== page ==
Where are panels prices headed?
February 8, 2013
The Random Lengths composite panels price has increased substantially since October 2011, and is now higher than prices earned during the U.S. housing market bubble (mid-2003 to mid-2005) (Figure 1). However, currency changes have impacted Canadian producers, who haven't benefited quite so much as this would suggest (Figure 2). Still, current (C$) prices are 51% higher than the post-bubble level of $293 in October 2006.
Panels price in US dollars
Panels price in Canadian dollars
Previous experience has shown that rapid price increases (akin to the last 14 months) can be followed by acute declines. Given such volatility could impact panels producers significantly, we examine where panel prices are headed in 2013. Private sector analysts are expecting panel prices to continue to increase in the first quarter of 2013. Thereafter, prices are expected to slide downward gradually through 2013.
Two key factors support the first quarter price increase forecast:
- Demand will increase as dealers build back their panel inventories (Figure 3, brown line), which are currently low, both from a seasonal and historical perspective (over the past 6 years).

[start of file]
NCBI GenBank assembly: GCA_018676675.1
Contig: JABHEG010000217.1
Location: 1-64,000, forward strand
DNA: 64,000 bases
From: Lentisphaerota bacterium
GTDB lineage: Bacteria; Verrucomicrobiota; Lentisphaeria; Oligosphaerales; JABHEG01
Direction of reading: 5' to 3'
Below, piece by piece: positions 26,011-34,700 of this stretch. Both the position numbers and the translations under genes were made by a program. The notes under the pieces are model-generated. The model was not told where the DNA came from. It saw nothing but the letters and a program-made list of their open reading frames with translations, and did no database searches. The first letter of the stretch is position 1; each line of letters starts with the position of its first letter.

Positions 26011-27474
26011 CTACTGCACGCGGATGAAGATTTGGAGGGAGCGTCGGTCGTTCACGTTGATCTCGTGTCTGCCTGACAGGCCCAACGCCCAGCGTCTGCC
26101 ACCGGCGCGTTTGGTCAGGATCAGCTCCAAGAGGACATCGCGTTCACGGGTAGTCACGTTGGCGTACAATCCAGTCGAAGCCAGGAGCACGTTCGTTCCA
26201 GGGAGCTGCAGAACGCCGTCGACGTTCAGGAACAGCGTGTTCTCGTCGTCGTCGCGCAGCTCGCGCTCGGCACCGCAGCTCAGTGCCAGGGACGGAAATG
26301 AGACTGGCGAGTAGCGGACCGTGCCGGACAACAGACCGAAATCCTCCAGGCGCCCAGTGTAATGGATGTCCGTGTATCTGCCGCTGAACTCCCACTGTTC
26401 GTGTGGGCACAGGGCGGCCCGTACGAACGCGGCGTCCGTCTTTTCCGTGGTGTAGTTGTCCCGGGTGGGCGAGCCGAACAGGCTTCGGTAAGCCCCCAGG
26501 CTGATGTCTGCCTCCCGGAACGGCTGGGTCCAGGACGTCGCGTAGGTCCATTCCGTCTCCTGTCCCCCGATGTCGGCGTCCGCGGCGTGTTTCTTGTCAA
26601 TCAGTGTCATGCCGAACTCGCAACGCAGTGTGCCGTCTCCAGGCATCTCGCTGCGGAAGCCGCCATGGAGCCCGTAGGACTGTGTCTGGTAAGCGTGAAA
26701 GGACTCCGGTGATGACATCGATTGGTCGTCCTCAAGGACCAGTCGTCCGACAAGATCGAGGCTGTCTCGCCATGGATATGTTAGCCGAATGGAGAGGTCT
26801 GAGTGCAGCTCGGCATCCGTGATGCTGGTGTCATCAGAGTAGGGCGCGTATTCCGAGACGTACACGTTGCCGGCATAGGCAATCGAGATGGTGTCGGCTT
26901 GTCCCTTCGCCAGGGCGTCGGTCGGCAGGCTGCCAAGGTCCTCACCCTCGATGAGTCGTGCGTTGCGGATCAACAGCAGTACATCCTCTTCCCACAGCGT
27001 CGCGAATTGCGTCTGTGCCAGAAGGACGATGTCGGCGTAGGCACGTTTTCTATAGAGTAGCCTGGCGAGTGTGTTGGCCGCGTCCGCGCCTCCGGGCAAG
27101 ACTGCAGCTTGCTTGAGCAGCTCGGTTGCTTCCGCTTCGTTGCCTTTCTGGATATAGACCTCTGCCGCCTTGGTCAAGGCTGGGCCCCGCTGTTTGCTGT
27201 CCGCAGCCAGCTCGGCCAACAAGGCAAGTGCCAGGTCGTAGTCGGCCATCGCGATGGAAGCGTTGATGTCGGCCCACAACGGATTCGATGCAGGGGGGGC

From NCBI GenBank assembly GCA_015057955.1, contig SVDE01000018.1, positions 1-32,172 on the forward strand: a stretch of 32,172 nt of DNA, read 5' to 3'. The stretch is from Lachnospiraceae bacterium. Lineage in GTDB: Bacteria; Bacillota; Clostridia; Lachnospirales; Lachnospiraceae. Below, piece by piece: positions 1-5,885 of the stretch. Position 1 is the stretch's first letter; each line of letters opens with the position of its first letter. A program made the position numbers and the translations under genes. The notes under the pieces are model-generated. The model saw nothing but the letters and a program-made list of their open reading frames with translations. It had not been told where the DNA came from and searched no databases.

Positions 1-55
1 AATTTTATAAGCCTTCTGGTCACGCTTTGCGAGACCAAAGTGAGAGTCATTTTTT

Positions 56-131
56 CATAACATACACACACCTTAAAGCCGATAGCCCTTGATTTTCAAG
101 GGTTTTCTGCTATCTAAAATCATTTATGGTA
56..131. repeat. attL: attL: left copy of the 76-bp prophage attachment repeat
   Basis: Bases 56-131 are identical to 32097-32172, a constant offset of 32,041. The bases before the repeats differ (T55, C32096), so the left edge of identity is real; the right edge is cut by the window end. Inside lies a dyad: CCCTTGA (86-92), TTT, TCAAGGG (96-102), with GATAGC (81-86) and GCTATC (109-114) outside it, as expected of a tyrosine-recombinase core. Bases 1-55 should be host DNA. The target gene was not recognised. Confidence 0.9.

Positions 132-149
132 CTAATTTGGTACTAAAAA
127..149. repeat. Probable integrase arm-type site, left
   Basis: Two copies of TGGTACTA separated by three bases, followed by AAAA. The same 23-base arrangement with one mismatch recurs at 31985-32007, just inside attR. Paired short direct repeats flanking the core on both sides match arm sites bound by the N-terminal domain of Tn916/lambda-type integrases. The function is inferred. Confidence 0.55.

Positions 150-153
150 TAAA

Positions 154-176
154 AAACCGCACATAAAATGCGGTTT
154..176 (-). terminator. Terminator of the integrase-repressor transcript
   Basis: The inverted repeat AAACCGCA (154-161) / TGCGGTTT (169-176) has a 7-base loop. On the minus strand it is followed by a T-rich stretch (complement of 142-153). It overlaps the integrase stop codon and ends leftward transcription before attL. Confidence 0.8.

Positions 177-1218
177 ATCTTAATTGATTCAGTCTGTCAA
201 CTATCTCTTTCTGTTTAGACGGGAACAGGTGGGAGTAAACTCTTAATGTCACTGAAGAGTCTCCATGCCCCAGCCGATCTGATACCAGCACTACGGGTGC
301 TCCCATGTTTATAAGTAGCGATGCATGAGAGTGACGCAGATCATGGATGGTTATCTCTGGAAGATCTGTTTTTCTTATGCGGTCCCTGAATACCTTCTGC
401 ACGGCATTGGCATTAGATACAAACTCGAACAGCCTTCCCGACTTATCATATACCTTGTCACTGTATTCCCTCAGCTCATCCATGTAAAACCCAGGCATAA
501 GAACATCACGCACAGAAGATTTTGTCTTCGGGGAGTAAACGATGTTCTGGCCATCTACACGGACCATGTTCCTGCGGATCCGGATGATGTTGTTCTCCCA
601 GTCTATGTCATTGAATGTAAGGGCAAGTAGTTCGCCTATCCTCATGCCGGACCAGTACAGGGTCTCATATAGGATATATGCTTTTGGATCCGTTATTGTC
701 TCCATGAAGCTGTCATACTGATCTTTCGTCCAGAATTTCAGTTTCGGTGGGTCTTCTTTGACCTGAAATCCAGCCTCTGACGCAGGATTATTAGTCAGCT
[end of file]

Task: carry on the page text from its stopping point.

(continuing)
- Most operating mills are already producing near full capacity. Their inability to increase production much higher is supporting market tightness. A good indicator of market tightness is the ratio of demand to capacity (excluding idled mills) (green line). During the 3rd quarter, this ratio reached its highest level (87%) in over 5 years.
Panels market tightens
Factors that will support a gradual price decline after the 1st quarter:
- Idled mills are expected to begin re-opening, given stronger prices. As supply from these re-starts ramp up, prices will begin to slide.
- However, price declines due to restarts will be tempered by a stronger U.S. housing market, softening this price decline somewhat.
There is always a risk that prices will fall sharply if producers become too optimistic about demand prospects, and flood the market with re-starts. However, most experts believe this is unlikely, as producers will probably favour a wait-and-see approach when making capacity additions. This is because while U.S. single-family housing demand is encouraging (600,000 to 700,000 single-family starts are expected), it remains distant from average U.S. single-family starts of 1.1 million (1990 - 2012). This should help keep producer response in check and support a soft price landing in 2013.